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Why do some objects float while others sink? I believe that was the same question that brought you here. After my research, I found answers that satisfied my curiosity. On this page, I will show you the list of things that float in water. But first, let us answer the question why?

All sorts of things can float in water regardless of their shape or solidity. Whether an object is flat or pointy, hollow, or solid does not affect its ability to float in water. What determines things that float in water?. Science-pack clarifies that objects are made up of very tiny molecules. Molecules can be packed in close together like in a rock or more spread out like in bubble wrap. The positioning of molecules affects the density of an object.

Objects with tightly packed molecules are denser than those where the molecules are spread out.
Now, according to this website, An object floats when the weight force on the object is balanced by the upward push of the water on the object. The upwards push of the water increases with the volume of the object that is underwater; it is not affected by the depth of the water or the amount of water.

If the weight force down is larger than the upward push of the water on the object then the object will sink. If the reverse is true then the object will rise – rising is the opposite of sinking.

Different objects float at different levels in the water because as most regular objects are lowered into the surface of the water, the upward push of the water steadily increases until it is in balance with the weight force of the object, and the object then continues floating at this level with the two forces in balance.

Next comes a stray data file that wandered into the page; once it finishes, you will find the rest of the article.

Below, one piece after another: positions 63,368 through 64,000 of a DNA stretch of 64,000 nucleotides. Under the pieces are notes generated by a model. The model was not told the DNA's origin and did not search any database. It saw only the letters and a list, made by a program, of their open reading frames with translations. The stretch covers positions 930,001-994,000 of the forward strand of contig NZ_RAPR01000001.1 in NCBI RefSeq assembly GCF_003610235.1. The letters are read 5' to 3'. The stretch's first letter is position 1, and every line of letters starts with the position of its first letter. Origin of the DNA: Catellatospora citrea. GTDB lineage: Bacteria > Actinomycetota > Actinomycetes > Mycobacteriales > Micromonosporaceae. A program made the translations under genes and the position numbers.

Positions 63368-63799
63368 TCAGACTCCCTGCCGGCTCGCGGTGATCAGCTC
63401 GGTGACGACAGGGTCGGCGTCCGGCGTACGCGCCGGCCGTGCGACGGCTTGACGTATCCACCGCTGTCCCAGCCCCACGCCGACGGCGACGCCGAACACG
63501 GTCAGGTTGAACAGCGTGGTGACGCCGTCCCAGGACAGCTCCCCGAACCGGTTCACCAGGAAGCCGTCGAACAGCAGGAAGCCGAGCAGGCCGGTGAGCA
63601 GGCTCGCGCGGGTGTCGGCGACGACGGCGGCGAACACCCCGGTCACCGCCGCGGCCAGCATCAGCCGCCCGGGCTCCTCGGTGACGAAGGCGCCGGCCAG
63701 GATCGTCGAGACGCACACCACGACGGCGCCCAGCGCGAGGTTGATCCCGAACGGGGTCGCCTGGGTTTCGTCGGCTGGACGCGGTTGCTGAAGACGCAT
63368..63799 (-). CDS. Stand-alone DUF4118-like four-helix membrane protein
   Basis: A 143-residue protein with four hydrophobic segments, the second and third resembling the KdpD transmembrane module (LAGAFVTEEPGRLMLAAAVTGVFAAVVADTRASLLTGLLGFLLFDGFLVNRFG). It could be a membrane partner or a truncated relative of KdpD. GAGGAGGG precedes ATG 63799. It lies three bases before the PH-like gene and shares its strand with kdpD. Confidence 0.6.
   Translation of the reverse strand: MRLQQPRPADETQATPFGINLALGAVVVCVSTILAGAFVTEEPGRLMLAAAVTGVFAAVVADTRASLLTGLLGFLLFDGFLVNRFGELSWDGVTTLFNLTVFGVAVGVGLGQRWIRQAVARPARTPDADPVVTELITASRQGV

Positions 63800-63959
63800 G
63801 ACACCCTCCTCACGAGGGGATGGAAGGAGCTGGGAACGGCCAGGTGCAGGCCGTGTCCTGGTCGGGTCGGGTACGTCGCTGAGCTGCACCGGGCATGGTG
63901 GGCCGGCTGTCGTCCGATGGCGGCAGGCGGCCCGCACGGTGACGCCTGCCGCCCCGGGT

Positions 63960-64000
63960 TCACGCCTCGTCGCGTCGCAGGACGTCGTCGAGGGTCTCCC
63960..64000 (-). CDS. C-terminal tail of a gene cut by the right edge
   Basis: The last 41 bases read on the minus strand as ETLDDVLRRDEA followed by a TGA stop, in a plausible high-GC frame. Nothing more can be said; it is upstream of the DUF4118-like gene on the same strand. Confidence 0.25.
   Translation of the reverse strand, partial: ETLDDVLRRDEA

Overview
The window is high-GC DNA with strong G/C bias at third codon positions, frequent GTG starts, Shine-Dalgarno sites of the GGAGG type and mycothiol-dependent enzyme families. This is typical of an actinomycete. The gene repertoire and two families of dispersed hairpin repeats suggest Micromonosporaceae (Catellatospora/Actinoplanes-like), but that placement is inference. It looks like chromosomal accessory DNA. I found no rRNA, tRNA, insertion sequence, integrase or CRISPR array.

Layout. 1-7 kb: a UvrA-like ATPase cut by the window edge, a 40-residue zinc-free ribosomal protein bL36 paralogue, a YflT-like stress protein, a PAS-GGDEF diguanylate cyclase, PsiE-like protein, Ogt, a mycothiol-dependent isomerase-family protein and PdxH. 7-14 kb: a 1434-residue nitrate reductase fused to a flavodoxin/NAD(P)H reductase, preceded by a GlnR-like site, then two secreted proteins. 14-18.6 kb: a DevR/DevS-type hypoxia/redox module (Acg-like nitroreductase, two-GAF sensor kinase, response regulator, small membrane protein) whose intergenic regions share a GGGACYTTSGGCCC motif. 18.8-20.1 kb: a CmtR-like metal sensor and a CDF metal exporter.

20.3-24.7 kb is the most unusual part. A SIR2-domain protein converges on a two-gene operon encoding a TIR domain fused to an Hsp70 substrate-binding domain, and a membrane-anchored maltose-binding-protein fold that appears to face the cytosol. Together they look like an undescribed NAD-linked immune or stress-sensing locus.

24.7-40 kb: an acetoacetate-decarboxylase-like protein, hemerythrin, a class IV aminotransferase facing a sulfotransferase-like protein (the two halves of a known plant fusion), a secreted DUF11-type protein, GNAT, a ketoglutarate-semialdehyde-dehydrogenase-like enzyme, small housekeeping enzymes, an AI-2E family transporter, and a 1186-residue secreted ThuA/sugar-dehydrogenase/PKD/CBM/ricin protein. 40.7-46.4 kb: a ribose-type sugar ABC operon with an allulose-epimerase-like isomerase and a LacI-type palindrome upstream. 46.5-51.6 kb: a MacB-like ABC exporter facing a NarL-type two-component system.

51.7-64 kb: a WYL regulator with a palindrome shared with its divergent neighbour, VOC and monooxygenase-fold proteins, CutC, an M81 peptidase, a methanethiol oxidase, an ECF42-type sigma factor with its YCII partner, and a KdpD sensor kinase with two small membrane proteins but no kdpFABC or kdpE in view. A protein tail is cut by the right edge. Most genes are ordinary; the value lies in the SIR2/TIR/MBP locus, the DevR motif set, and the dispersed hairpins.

Many objects that are hollow (and so generally contain air) float because the hollow sections increase the volume of the object (and so the upwards push) for very little increase in weight force down. However, it is not necessary for an object to contain air in order to float. No object can float without some part of it being below the surface of the water.

Things that float in water

  • Apples
  • Balloons
  • Bananas
  • Cork
  • Dead Body
  • Empty Bottles.
  • Feather
  • Leaf
  • Lemons
  • Natural Rubber
  • Oil
  • Oranges
  • Pears
  • Plankton
  • Polymer Materials
  • Rubber
  • Sponges
  • Styrofoam
  • Wax
  • Wood
  • Zucchinis

In conclusion, we should view floating as being a result of the balance of the weight force on an object and the upward push of the water on the submerged part of the object.

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